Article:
Below is a side-by-side comparison of the specs of the two cameras to facilitate a quick review of their differences and common features.
|Camera Model||Nikon Z6 II||Panasonic S1R|
|Camera Type||Mirrorless system camera||Mirrorless system camera|
|Camera Lens||Nikon Z mount lenses||Leica L mount lenses|
|Launch Date||October 2020||February 2019|
|Launch Price||USD 1,999||USD 3,699|
|Sensor Specs||Nikon Z6 II||Panasonic S1R|
|Sensor Format||Full Frame Sensor||Full Frame Sensor|
|Sensor Size||35.9 x 23.9 mm||36.0 x 24.0 mm|
|Sensor Area||858.01 mm2||864 mm2|
|Sensor Diagonal||43.1 mm||43.3 mm|
|Sensor Resolution||24.3 Megapixels||46.7 Megapixels|
|Image Resolution||6048 x 4024 pixels||8368 x 5584 pixels|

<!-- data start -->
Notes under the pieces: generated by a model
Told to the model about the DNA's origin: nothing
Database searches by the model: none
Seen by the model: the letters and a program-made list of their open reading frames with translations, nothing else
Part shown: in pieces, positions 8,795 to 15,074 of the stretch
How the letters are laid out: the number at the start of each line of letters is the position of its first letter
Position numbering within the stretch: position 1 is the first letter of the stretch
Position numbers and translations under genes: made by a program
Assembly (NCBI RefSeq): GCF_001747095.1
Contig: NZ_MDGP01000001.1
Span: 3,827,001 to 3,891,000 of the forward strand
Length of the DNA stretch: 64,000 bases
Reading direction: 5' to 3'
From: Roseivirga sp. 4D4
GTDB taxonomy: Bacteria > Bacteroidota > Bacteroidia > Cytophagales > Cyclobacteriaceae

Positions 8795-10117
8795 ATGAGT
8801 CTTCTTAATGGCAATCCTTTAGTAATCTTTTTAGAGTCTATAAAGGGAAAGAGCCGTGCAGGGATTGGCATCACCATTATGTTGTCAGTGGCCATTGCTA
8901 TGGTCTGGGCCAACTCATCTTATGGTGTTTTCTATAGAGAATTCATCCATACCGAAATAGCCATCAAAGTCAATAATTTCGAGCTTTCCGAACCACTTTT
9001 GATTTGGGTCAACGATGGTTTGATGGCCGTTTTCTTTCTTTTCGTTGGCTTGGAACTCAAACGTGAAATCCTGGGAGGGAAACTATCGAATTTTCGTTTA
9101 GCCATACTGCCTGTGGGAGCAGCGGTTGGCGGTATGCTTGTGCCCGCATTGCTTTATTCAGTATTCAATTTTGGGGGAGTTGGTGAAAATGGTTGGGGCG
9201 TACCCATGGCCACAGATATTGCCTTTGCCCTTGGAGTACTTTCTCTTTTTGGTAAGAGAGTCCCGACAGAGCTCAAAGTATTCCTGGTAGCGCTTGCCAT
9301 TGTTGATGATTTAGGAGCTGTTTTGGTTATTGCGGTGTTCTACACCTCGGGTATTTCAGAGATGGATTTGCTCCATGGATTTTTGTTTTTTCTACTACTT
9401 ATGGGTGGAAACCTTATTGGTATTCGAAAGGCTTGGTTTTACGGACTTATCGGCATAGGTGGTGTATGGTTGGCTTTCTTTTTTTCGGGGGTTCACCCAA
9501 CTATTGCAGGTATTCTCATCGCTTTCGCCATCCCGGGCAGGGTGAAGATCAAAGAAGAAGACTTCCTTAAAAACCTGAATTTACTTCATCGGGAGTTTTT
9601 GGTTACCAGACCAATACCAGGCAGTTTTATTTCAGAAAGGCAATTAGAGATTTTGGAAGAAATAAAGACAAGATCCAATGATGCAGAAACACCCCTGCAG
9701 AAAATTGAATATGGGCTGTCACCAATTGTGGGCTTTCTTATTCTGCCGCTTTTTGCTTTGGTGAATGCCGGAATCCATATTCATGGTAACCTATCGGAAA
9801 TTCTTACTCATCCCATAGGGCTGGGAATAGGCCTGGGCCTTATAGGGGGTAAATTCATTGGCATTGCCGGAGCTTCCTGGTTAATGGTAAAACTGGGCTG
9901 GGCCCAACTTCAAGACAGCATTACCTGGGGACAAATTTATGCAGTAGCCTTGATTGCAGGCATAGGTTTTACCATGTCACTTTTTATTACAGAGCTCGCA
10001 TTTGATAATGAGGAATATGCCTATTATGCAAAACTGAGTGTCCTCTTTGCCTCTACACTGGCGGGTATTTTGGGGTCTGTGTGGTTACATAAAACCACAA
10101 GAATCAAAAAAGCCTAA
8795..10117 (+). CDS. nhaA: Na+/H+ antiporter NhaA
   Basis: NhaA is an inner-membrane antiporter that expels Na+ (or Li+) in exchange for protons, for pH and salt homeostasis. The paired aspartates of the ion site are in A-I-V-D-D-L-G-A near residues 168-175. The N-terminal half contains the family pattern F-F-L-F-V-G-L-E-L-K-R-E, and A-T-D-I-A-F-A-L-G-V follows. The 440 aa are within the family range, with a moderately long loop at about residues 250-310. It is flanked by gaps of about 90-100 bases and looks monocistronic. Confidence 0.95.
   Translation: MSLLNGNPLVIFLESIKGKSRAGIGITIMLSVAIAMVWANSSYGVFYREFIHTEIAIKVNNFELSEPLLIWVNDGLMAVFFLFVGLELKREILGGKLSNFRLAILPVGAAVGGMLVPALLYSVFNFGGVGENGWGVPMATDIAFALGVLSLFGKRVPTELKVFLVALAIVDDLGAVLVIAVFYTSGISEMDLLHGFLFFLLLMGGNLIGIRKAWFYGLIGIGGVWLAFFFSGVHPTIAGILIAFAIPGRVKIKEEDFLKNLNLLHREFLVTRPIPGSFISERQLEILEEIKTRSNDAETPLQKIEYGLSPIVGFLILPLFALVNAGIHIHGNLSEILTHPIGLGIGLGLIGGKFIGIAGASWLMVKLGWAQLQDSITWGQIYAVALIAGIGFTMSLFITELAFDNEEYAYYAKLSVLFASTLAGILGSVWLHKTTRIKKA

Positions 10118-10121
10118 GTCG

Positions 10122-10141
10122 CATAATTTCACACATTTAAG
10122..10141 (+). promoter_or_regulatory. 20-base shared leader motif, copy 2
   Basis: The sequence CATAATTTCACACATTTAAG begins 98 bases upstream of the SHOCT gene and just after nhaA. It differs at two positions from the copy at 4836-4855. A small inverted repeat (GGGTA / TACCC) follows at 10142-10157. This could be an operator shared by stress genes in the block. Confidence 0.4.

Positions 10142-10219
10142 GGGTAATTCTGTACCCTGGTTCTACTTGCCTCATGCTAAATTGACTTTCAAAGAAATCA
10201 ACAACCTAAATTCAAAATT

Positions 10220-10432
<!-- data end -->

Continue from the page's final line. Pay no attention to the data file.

|Pixel Pitch||5.94 μm||4.30 μm|
|Pixel Density||2.84 MP/cm2||5.41 MP/cm2|
|Moiré control||Anti-Alias filter||no AA filter|
|Movie Capability||4K/60p Video||4K/60p Video|
|ISO Setting||100 - 51,200 ISO||100 - 25,600 ISO|
|ISO Boost||50 - 204,800 ISO||50 - 51,200 ISO|
|Image Processor||DUAL EXPEED 6||Venus|
|DXO Sensor Quality (score)||..||100|
|DXO Color Depth (bits)||..||26.4|
|DXO Dynamic Range (EV)||..||14.1|
|DXO Low Light (ISO)||..||3525|
|Screen Specs||Nikon Z6 II||Panasonic S1R|
|Viewfinder Type||Electronic viewfinder||Electronic viewfinder|
|Viewfinder Field of View||100%||100%|
|Viewfinder Resolution||3690k dots||5760k dots|
|Top-Level Screen||Control Panel||Control Panel|
|LCD Framing||Live View||Live View|
|Rear LCD Size||3.2inch||3.2inch|
|LCD Resolution||2100k dots||2100k dots|
|LCD Attachment||Tilting screen||Fully flexible screen|
|Shooting Specs||Nikon Z6 II||Panasonic S1R|
|Focus System||On-Sensor Phase-detect||Contrast-detect AF|